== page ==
You must read Keith Hudson’s blog. Here’s one post from it which I am stealing lock, stock, and barrel.
It looks as though the democracy movement in the Islamic countries of the Middle East is failing. Gaddafi appears to be suppressing the protesters in the same brutal way that Ahmadinejad did in Iran in 2009. The Tunisians presently fleeing their country for Italy in boats suggests that their new provisional government is no better than Ben Alis’s was. In Egypt, despite the resignation of Mubarak and the apparent success of the democracy movement three weeks ago, there is no sign that anything constructive is emerging from the army council. In Yemen, Bahrein and Saudi Arabia, any democracy protests are either snuffed out quickly or are prevented from happening. Pakistan kills Christians to popular acclaim. Afghanistan buries women to their necks and stones them to death so we are pretty reliably informed.
The irony is that the only Middle East country where secularists had successfully wrenched control away from Islam, where its Foreign Secretary was a Roman Catholic and where a Jewish synagogue still operated in its capital, was also the country that President Bush chose to invade in 2003. It was in Iraq also where women could dress without the veil, where academic freedom was largely tolerated and where the professional middle class (and the scientist class) was the largest in the Middle East (proportionate to the population). Iraq is now back in the Middle Ages where Sunnis are terrorizing the Shias with bomb attacks and the government looks on helplessly.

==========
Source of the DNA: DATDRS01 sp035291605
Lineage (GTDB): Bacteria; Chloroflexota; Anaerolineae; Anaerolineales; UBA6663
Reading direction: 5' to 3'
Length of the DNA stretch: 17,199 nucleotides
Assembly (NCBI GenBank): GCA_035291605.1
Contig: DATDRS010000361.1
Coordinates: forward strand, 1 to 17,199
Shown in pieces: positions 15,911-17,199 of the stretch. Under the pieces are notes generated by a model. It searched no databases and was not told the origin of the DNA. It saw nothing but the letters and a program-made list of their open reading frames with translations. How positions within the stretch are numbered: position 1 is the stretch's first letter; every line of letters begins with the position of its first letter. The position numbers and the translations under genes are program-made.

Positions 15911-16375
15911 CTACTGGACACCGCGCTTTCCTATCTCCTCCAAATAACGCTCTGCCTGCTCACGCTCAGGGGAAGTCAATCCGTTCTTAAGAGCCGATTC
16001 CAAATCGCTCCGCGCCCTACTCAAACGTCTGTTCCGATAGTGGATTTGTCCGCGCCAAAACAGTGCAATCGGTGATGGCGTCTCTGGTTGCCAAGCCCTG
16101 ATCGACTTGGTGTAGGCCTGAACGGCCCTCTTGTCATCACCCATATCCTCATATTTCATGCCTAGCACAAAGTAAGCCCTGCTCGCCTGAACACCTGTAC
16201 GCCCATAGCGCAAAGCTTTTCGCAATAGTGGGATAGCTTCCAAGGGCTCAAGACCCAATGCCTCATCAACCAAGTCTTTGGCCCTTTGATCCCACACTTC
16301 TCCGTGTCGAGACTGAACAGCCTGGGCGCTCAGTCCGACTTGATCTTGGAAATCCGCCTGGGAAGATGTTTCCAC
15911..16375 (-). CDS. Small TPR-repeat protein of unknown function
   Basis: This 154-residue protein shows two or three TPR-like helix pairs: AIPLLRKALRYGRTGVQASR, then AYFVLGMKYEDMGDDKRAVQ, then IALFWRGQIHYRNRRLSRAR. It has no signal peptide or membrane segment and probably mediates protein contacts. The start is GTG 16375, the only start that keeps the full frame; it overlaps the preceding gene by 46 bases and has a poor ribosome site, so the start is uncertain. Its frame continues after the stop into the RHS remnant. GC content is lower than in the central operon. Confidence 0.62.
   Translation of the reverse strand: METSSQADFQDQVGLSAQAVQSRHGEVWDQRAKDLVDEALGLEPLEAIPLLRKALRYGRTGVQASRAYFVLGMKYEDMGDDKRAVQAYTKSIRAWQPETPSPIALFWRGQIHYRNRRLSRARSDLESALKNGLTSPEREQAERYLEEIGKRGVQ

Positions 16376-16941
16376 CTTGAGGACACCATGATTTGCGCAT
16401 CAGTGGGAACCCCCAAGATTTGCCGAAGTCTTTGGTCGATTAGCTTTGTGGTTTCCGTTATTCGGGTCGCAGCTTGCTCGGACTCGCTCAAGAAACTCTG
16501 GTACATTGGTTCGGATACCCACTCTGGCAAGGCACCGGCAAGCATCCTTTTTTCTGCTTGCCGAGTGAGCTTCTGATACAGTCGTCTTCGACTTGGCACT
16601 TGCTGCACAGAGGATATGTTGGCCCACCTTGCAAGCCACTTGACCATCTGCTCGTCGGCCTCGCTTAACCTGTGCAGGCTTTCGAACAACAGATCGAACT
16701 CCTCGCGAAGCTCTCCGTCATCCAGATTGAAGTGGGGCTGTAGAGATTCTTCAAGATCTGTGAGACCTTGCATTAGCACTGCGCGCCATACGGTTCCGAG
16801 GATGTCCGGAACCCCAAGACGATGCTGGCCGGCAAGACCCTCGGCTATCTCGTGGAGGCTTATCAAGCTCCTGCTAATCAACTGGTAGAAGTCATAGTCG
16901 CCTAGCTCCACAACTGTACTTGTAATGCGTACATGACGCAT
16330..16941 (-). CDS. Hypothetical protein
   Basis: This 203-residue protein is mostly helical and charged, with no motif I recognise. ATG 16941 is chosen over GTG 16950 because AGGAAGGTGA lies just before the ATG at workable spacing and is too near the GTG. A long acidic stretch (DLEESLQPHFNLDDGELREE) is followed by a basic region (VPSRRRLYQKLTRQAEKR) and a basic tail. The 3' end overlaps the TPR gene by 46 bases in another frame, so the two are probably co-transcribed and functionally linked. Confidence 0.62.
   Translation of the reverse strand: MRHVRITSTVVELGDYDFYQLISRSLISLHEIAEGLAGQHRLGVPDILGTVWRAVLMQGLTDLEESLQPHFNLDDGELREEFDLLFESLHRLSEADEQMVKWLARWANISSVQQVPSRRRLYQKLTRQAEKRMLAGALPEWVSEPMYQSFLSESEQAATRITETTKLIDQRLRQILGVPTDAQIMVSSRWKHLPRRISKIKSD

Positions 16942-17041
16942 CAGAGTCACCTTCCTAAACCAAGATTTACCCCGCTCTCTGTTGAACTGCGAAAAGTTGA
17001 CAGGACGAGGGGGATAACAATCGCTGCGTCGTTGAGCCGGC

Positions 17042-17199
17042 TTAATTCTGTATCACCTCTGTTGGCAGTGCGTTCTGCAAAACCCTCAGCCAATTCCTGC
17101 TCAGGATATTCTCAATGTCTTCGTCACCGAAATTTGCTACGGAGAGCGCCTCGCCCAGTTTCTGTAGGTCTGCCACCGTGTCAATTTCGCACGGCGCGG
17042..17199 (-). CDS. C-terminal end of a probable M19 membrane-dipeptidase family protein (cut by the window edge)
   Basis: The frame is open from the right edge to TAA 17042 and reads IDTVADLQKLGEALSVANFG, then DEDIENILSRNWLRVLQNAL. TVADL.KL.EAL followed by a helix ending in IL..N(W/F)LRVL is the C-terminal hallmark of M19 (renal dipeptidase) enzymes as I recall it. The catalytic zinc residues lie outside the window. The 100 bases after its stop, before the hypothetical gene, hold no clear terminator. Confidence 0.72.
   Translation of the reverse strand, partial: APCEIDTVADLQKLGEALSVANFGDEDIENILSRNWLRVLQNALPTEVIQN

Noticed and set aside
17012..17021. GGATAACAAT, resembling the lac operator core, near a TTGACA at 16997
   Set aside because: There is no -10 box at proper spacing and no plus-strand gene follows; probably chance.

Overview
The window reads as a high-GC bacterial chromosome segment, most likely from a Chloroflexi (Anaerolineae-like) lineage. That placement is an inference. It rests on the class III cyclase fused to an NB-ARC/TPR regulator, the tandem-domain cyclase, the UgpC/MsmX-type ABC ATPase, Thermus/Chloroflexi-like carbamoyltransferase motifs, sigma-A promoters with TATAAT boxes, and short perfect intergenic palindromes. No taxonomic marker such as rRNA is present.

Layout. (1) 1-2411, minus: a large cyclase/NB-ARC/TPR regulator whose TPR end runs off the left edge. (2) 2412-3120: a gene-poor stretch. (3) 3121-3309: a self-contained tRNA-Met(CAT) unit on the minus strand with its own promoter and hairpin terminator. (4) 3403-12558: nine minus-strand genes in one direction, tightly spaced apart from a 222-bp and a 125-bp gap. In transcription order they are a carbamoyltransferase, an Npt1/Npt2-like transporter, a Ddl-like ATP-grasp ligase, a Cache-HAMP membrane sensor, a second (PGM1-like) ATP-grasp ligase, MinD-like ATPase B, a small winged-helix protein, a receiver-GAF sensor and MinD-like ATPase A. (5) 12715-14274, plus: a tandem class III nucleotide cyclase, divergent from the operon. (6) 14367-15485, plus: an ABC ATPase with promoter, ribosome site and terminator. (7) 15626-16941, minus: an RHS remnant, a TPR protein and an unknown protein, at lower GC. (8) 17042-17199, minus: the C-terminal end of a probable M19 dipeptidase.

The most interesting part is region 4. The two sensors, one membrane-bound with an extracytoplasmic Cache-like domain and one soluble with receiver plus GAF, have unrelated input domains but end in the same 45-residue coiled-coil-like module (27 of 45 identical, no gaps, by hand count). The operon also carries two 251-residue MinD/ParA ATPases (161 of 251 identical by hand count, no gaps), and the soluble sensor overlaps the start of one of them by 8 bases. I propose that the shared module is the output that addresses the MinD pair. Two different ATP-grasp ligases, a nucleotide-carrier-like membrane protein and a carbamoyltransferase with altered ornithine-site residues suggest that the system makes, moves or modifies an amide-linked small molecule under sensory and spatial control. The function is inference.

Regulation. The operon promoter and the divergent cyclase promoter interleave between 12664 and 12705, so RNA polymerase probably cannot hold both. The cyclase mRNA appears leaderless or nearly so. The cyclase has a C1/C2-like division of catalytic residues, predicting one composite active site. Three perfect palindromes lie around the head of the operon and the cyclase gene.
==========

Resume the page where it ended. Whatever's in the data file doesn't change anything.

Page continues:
I could go on. The fact of the matter is that no country can hope to achieve a Western way of life for its population unless it first prevent mass thought-control by organized religion. In particular, scientists must be allowed to change their doctrines as frequently as their experiments tell them to. They must not be subject to religious doctrines which take generations, sometimes centuries, to adjust to reality.
Unfortunately, history seems to be telling us that predominant religious power can only successfully be put down by brutal methods. Emperor Qin did so in 200BC and China has remained secular ever since. In the 15th and 16th centuries various kings and princelings of Europe had to defeat the Pope in battle many times before sufficient freedom of thought finally emerged.
Whether Gaddafi wins or not in Libya, the whole of the Islamic Middle East is still generations away from any hope that free expression in both science and politics (and religion when kept within modest bounds) will be tolerated. Iraq might have done so in another one or two generation’s time, but no longer it seems. Otherwise, there can be little hope for a long time to come for most of those — women particularly — who live in the indoctrinated countries of the Middle East.